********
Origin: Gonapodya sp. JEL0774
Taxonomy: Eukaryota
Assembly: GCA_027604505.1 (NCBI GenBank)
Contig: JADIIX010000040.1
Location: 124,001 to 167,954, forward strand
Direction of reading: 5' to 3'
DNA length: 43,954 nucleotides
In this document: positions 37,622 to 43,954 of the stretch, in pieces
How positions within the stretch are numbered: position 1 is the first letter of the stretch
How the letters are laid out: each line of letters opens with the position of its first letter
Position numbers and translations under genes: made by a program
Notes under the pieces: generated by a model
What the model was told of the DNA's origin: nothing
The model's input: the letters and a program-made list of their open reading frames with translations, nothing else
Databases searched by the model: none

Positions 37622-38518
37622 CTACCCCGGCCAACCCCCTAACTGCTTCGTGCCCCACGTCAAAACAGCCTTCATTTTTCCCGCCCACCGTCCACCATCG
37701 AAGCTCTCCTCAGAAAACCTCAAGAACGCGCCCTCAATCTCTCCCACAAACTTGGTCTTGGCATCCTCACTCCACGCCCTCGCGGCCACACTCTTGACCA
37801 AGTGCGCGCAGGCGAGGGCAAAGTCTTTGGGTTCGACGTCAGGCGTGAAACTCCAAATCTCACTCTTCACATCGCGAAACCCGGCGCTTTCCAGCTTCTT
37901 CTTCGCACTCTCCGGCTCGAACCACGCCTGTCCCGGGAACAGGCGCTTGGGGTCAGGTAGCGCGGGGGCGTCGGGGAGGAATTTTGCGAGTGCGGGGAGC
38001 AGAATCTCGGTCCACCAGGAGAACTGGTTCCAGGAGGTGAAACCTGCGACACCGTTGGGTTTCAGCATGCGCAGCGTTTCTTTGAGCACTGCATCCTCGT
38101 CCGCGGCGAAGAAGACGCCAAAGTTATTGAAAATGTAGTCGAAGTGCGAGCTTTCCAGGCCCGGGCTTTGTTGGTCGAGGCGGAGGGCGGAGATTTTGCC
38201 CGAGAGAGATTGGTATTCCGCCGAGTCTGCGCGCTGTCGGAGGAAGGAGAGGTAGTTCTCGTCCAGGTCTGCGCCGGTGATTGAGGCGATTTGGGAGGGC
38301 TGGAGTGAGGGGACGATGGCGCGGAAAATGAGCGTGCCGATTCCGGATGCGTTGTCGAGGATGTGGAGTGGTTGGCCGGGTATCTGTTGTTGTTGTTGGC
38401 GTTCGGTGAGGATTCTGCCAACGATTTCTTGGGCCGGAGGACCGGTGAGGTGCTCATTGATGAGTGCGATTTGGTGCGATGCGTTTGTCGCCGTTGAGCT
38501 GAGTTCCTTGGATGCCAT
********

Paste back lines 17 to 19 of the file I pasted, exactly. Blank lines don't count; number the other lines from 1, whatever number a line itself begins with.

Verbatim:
37622 CTACCCCGGCCAACCCCCTAACTGCTTCGTGCCCCACGTCAAAACAGCCTTCATTTTTCCCGCCCACCGTCCACCATCG
37701 AAGCTCTCCTCAGAAAACCTCAAGAACGCGCCCTCAATCTCTCCCACAAACTTGGTCTTGGCATCCTCACTCCACGCCCTCGCGGCCACACTCTTGACCA
37801 AGTGCGCGCAGGCGAGGGCAAAGTCTTTGGGTTCGACGTCAGGCGTGAAACTCCAAATCTCACTCTTCACATCGCGAAACCCGGCGCTTTCCAGCTTCTT